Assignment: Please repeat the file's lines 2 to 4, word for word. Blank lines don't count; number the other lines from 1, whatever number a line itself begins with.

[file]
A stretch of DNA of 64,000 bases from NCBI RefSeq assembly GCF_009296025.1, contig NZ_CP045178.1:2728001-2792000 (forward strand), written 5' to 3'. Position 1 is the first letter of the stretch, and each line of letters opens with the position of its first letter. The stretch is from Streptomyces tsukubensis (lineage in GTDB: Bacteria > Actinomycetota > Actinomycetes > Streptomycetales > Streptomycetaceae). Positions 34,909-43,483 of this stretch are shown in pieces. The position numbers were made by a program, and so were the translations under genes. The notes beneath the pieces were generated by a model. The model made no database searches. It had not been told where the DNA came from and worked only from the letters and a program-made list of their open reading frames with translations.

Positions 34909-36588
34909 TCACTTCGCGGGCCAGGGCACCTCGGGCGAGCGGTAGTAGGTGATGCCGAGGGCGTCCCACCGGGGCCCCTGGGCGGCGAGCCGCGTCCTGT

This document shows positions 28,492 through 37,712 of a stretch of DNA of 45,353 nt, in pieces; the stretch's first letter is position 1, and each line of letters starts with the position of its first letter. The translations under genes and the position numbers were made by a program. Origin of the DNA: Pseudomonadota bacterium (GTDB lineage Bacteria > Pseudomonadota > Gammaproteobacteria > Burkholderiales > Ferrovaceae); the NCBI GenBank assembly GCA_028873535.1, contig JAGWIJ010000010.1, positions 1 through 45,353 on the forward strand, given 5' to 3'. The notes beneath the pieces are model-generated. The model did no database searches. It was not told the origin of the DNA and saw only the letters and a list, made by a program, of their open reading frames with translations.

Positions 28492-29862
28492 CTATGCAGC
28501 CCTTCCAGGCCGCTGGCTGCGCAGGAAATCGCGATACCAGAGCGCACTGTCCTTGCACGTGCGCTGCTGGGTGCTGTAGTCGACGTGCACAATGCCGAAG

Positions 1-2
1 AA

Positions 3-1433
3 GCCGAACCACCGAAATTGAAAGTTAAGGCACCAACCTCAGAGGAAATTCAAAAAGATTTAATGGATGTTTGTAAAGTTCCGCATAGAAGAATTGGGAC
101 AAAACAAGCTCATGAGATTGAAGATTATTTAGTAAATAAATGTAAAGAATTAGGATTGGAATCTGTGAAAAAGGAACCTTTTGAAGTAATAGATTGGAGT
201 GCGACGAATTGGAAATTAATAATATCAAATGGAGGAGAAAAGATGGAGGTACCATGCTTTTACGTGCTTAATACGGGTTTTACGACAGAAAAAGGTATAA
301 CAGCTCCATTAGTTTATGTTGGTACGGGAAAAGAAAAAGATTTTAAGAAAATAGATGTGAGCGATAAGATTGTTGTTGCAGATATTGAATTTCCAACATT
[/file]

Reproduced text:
Positions 34909-36588
34909 TCACTTCGCGGGCCAGGGCACCTCGGGCGAGCGGTAGTAGGTGATGCCGAGGGCGTCCCACCGGGGCCCCTGGGCGGCGAGCCGCGTCCTGT

This document shows positions 28,492 through 37,712 of a stretch of DNA of 45,353 nt, in pieces; the stretch's first letter is position 1, and each line of letters starts with the position of its first letter. The translations under genes and the position numbers were made by a program. Origin of the DNA: Pseudomonadota bacterium (GTDB lineage Bacteria > Pseudomonadota > Gammaproteobacteria > Burkholderiales > Ferrovaceae); the NCBI GenBank assembly GCA_028873535.1, contig JAGWIJ010000010.1, positions 1 through 45,353 on the forward strand, given 5' to 3'. The notes beneath the pieces are model-generated. The model did no database searches. It was not told the origin of the DNA and saw only the letters and a list, made by a program, of their open reading frames with translations.